Bottom Line: Once in the cytoplasm, the complexes dissociate and unspliced and singly-spliced viral RNAs are packaged into nascent virions or translated into viral structural proteins and enzymes, respectively.Rev binding to the RRE is a complex process, as multiple copies of the protein assemble on the RNA in a coordinated fashion via a series of Rev-Rev and Rev-RNA interactions.Our understanding of the nature of these interactions has been greatly advanced by recent studies using X-ray crystallography, small angle X-ray scattering (SAXS) and single particle electron microscopy as well as biochemical and genetic methodologies.

View Article: PubMed Central - PubMed

Affiliation: Reverse Transcriptase Biochemistry Section, Basic Research Program, Frederick National Laboratory for Cancer Research, Frederick, MD 21702, USA. rauschj@mail.nih.gov.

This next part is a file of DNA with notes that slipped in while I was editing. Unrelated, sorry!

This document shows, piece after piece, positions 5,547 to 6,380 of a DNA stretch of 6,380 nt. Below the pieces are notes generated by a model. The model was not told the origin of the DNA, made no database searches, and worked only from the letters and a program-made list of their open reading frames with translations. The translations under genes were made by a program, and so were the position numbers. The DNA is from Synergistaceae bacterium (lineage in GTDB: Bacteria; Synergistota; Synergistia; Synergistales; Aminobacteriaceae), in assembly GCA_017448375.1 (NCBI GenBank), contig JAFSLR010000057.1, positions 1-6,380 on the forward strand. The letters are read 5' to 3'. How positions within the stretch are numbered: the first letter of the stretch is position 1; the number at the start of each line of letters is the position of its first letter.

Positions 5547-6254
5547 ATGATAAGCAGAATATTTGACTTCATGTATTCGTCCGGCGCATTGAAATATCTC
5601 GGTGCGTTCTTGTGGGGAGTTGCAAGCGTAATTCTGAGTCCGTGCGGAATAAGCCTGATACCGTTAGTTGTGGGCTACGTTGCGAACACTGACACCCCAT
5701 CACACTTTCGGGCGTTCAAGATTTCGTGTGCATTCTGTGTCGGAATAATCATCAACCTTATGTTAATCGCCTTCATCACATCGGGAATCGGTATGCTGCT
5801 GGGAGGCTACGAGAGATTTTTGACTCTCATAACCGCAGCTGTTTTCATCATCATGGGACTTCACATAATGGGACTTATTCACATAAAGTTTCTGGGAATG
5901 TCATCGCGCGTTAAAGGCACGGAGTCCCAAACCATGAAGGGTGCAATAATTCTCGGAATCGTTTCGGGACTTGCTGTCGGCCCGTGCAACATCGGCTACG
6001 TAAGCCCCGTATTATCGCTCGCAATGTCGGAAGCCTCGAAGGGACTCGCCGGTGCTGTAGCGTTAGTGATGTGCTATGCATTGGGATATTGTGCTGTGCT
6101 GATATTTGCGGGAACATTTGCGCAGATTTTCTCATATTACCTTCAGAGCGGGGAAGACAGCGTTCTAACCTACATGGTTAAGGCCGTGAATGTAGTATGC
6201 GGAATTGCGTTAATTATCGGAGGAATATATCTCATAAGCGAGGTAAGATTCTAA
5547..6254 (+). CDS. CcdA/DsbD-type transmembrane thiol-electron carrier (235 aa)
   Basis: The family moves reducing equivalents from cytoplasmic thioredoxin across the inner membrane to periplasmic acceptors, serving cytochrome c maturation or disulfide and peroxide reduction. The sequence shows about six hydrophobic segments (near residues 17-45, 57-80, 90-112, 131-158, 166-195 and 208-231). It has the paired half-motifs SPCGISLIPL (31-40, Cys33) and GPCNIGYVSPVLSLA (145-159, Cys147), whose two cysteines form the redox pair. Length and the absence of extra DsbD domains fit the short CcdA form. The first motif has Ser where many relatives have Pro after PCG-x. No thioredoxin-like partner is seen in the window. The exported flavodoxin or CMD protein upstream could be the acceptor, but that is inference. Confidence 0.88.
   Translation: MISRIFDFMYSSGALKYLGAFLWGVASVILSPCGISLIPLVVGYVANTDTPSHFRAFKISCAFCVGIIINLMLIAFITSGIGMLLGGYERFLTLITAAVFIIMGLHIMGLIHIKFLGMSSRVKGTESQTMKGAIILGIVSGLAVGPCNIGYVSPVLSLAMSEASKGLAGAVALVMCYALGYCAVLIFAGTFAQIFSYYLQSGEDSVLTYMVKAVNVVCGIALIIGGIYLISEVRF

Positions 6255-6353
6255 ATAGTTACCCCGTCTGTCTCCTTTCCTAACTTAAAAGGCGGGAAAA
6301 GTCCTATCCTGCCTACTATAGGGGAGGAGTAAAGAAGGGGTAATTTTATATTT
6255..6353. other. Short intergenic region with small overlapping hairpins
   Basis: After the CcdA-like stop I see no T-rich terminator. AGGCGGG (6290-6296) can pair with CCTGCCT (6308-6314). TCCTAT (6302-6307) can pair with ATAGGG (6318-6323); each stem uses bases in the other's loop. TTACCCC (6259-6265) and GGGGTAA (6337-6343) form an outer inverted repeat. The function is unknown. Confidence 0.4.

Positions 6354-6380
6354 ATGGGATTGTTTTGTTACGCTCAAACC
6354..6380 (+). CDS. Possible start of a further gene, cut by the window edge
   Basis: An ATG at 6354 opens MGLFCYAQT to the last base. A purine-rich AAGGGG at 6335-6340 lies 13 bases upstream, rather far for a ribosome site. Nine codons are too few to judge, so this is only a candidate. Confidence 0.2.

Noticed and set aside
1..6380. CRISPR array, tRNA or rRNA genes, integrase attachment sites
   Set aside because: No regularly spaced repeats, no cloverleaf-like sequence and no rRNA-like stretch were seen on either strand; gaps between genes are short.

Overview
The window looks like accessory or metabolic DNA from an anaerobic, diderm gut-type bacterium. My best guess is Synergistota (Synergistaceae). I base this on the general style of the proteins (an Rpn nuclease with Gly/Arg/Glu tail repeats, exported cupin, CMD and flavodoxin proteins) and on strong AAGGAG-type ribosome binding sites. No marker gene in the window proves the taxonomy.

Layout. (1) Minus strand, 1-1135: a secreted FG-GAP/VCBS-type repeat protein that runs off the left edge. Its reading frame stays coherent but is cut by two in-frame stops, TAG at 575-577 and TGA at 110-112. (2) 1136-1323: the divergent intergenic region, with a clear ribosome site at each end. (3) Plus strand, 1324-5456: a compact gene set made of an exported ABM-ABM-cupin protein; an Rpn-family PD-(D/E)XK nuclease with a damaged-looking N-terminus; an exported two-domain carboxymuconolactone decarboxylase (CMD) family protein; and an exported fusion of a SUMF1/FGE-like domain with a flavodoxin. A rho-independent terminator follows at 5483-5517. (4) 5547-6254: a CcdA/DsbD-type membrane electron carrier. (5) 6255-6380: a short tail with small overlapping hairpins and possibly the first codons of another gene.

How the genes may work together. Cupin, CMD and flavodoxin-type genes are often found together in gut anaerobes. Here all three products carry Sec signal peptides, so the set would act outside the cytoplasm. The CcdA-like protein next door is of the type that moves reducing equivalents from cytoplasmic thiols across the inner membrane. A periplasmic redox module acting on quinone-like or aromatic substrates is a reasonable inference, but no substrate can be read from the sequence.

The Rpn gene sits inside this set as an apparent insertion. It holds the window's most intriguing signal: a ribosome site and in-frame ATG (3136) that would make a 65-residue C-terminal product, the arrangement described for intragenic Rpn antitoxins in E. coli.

ABSTRACT
HIV-1 Rev is an ~13 kD accessory protein expressed during the early stage of virus replication. After translation, Rev enters the nucleus and binds the Rev response element (RRE), a ~350 nucleotide, highly structured element embedded in the env gene in unspliced and singly spliced viral RNA transcripts. Rev-RNA assemblies subsequently recruit Crm1 and other cellular proteins to form larger complexes that are exported from the nucleus. Once in the cytoplasm, the complexes dissociate and unspliced and singly-spliced viral RNAs are packaged into nascent virions or translated into viral structural proteins and enzymes, respectively. Rev binding to the RRE is a complex process, as multiple copies of the protein assemble on the RNA in a coordinated fashion via a series of Rev-Rev and Rev-RNA interactions. Our understanding of the nature of these interactions has been greatly advanced by recent studies using X-ray crystallography, small angle X-ray scattering (SAXS) and single particle electron microscopy as well as biochemical and genetic methodologies. These advances are discussed in detail in this review, along with perspectives on development of antiviral therapies targeting the HIV-1 RRE.

No MeSH data available.


Related in: MedlinePlus